James Corbett is the founder of The Corbett Report, a provider of open-source news and analysis.

Interview Highlights

“I decided to come to Asia … one year turned into two years, turned into three, turned into now ten years”
“It took four years before that [podcasting] became my full-time occupation”
“I’ve built-up [an audience] gradually over a long period”
“I couldn’t have contemplated even imagining that this could become a source of income”

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WB Wealth Management: An independent registered investment adviser

Advice: There isn’t a lot in my university education that I couldn’t have done own my own time through my own self-interest. I won’t say that it [university] was a complete waste of time … but it certainly wasn’t a pre-requisite for what I’m doing.

Life hack: “[Laughs] I really wish that I had some wonderful tip for you. But I don’t.”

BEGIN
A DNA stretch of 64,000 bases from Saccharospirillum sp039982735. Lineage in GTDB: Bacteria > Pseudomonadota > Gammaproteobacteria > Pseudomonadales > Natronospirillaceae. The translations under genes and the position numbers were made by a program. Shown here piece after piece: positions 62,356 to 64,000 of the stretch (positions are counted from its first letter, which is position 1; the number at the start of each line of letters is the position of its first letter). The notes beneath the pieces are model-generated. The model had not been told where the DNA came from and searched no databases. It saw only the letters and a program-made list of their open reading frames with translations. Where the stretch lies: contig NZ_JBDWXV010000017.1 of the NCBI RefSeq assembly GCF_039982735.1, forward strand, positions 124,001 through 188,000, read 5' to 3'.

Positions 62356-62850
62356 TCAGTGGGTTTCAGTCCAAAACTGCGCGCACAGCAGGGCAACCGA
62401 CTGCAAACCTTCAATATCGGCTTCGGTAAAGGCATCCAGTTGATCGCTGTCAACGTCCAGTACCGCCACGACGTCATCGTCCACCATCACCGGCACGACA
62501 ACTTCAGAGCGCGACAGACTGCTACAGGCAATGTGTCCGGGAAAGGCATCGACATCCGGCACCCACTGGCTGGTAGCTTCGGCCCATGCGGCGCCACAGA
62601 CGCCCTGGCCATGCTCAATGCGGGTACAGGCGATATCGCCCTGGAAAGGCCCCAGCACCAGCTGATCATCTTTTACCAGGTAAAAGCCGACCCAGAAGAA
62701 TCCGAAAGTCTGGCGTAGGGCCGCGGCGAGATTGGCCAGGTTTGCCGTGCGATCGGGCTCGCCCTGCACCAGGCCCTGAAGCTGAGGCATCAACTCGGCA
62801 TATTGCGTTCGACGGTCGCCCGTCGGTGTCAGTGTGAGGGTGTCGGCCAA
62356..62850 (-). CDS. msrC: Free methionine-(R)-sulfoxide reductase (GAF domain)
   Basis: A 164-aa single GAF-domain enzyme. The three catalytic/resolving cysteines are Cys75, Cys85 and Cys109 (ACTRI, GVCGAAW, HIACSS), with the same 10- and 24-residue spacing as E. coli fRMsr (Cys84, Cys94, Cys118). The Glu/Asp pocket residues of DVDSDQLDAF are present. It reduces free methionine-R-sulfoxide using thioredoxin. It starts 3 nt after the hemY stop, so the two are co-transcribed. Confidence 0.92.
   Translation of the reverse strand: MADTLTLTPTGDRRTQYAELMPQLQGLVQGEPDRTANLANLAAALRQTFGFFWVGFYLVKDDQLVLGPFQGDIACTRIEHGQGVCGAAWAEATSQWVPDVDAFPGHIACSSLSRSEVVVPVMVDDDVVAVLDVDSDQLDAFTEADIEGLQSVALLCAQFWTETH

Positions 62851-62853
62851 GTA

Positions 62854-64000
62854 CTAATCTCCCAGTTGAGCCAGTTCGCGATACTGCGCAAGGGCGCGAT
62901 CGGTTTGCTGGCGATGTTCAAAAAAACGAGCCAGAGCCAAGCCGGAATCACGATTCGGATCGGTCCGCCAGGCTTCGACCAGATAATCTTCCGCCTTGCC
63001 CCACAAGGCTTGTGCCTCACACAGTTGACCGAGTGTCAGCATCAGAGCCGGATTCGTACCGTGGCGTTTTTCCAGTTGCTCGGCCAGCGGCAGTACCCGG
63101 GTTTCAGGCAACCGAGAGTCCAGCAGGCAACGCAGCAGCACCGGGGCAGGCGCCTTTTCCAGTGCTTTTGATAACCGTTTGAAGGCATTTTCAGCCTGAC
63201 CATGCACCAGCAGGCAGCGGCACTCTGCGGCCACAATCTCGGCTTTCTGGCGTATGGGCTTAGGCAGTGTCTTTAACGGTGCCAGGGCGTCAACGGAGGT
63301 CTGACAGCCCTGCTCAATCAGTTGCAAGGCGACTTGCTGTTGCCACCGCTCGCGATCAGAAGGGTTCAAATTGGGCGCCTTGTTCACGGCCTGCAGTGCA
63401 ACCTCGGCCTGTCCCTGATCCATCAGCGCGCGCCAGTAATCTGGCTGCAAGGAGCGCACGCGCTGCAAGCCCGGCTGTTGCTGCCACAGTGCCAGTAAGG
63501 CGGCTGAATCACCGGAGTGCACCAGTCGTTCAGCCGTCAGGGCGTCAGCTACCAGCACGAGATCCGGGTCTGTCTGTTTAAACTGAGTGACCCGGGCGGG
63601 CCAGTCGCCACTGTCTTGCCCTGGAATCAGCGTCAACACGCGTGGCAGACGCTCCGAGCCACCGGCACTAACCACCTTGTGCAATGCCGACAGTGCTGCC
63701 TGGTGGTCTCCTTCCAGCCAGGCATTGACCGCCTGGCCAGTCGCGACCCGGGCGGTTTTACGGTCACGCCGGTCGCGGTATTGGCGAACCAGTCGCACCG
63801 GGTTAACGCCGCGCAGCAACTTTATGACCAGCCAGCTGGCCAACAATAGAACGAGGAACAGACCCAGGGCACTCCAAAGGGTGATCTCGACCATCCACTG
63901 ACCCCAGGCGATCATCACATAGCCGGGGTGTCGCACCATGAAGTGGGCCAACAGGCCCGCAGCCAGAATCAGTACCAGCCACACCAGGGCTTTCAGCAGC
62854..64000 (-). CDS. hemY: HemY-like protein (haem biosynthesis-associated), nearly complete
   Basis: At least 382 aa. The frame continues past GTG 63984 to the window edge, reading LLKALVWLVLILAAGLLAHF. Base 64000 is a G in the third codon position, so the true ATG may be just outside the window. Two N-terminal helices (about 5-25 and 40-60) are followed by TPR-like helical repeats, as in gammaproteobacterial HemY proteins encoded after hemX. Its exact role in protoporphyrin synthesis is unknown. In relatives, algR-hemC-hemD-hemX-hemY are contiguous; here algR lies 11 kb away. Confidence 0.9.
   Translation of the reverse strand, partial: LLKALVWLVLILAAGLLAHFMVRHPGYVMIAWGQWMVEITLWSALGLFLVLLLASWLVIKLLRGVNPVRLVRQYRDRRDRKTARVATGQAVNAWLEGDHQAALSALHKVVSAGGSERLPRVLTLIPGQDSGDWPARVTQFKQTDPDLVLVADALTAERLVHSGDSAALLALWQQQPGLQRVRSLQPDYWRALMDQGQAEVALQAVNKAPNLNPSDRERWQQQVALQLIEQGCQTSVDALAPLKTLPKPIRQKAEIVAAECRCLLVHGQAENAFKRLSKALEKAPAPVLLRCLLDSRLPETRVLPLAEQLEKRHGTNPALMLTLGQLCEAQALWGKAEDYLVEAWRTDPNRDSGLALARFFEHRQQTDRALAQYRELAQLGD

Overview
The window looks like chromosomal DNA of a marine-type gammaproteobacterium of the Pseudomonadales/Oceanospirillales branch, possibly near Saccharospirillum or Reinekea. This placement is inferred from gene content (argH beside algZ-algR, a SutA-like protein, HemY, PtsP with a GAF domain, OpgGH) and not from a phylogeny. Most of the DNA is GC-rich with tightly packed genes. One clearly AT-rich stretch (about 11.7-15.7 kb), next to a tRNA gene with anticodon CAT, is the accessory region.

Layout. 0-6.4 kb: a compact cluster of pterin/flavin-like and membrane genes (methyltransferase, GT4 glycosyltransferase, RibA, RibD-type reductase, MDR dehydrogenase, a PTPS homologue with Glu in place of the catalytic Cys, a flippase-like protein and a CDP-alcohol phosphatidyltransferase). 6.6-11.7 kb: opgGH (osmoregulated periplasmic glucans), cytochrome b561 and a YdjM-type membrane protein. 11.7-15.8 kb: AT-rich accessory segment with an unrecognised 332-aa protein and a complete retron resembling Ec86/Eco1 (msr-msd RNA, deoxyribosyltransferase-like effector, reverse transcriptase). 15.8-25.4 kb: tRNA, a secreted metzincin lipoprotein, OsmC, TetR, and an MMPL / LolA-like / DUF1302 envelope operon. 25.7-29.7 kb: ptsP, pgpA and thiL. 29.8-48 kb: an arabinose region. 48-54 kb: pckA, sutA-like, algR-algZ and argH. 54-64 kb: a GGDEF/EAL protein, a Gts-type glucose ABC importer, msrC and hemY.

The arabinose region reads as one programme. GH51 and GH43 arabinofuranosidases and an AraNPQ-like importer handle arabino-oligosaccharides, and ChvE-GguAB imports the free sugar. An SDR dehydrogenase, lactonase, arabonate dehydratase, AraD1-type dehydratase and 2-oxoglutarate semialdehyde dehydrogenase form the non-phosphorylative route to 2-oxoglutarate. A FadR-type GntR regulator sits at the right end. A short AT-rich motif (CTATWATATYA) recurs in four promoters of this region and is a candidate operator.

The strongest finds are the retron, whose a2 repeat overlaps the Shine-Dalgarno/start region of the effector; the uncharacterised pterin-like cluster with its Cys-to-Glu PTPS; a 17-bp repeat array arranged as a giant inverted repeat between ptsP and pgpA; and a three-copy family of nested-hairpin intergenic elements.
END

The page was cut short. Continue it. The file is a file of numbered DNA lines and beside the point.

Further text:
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  • One Up on Wall Street by Peter Lynch As I continue my financial self-education, I’ve had three consistent book recommendations thrown at me. Peter Lynch’s One Up On Wall Street is one of them. It was written in 1989, and although he rewrote an introduction for the 2000 edition, the book is really designed to impart a mindset to approach investing. That’s probably why I still keep getting recommendations from friends in the field. It has become fairly timeless. I’ve cobbled together some of my notes and summaries of the key insights by chapter. Hopefully this is useful for some, and I dig any feedback from anyone who is interested. I’ll post several chapters at a time as I go through it. Introduction: “People who want to know how stocks fared on any given day ask, Where did the Dow close? I’m more interested in how many stocks went up versus how many went down. These so-called advance/decline numbers paints a more realistic picture.” Dow may be up, while certain stocks are down – it’s all about averages. Introduction 2: Hanes and its L’eggs – use your eyes to look at your immediate surroundings, who appears to be buying what? Is the activity consistent? Often that is enough evidence to justify more research to see if the story behind the activity is potentially profitable. PART 1 – PREPARING TO INVEST   Chapter 2 – Wall Street Oxymorons Portfolio managers for the general public tend to fall prey to a bandwagon effect. Fund managers have an incentive not to buy the lesser known or exciting stocks because then he will be less scrutinized if those stocks fail. At least if others are theoretically “in the same boat” when purchasing popular stock, then his reasons for being wrong can appear “out of his control” to a larger degree, therefore he is individually less at fault. In other words, if you want an edge, it certainly won’t come from fund managers without an incentive to look at the edge. “In our business the indiscriminate selling of current losers is called “burying the evidence.”” The point is that nothing might indicate a problem with the fundamentals of the company, but from a manager’s perspective and incentives he faces, he’ll be compelled to sell anyway. (pg. 62) Some rules and regulations prevent a fund from capitalizing on small fast-growing companies. For instance, say the fund won’t invest in any company with a size below $100 million. They are barred from investing in the company with 20 million shares outstanding that sell for $1.75 a share because the company only has a market cap of $35 million – it has to be avoided per the fund rules. Let’s say the stock triples to $5.25 a share, now the company can be purchased because its market cap is $105 million. But! This has created a “strange phenomenon: large funds are allowed to buy shares in small companies only when the shares are no bargain.” (pg. 64)   Chapter 3 – Is This Gambling or What? “These days, bond funds fluctuate just as wildly as stock funds. The same volatility in interest rates that enables clever investors to make big profits from bonds also makes holding bonds more of a gamble.” The line between “investing” and “speculating” shifts over time – when common stocks reached the status of a “prudent investment,” this marked the point at which the market was paradoxically overvalued and therefore riskier. “Stocks are most likely to be accepted as prudent at the moment they’re not.” (pg. 73) Gambling versus investing is dependent not on the type of activity (buying bonds, stocks, horses, etc.) but by the “skill, dedication, and enterprise of the participant.” The discipline, knowledge, and preparation of the individual determines whether any given activity is investing or gambling. No generalizations possible. Chapter 4 – Passing the Mirror Test Lynch asks 3 questions to gauge my mindset as I enter this strange world: Do I Own a House? (I’m totally baffled by this section because it clearly reflects a pre-2007 perspective. Peter views houses as a form of leverage and as an asset. The housing boom and bust happened and it became clear that this was not a good assumption. I’m still learning so I won’t offer insights as to precisely why he’s wrong beyond this, but I would treat this section cautiously.)   Do I Need the Money? “Only invest what you could afford to lose without that loss having any effect on your daily life in the foreseeable future.”   Do I have the Personal Qualities it Takes to Succeed? Ignore “gut feelings.” Investor sentiments – information (in 1989) moves slow, therefore when it is received, the underlying realities may have changed. For instance, “when enough positive general financial news filters down so that the majority of investors feel truly confident in the short-term prospects, the economy is soon to get hammered.” Humans are bad at timing market. 3 Emotional States: concern after market drops or economy falters which keeps him from buying otherwise good companies at bargain prices. Then, he buys at higher prices, then gets complacent because stocks keep going up. Stocks fall to below what he paid, he capitulates and sells quickly. Contrarian investor – not someone who takes the opposite side of a popular issue, but someone that waits for “things to cool down” and buys stock that everyone else ignores or disregards.   Chapter 5 – Is This a Good Market? Please Don’t Ask Lynch’s summary: Don’t overestimate the skill and wisdom of professionals. Take advantage of what you already know. Look for opportunities that haven’t yet been discovered and certified by Wall Street – companies that are “off the radar scope.” Invest in a house before you invest in a stock (!!!!!) Invest in companies, not in the stock market. Ignore short-term fluctuations. Large profits can be made in common stocks. Large losses can be made in common stocks. Predicting the economy is futile. Predicting the short-term direction of the stock market is futile. The long-term returns from stocks are both relatively predictable and also far superior to the long-term returns from bonds. Keeping up with a company in which you own stock is like playing an endless stud-poker hand. Common stocks aren’t for everyone, nor even for all phases of a person’s life. The average person is exposed to interesting local companies and products years before the professionals. Having an edge will help you make money in stocks. In the stock market, one in the hand is worth ten in the bush. (pg. 90)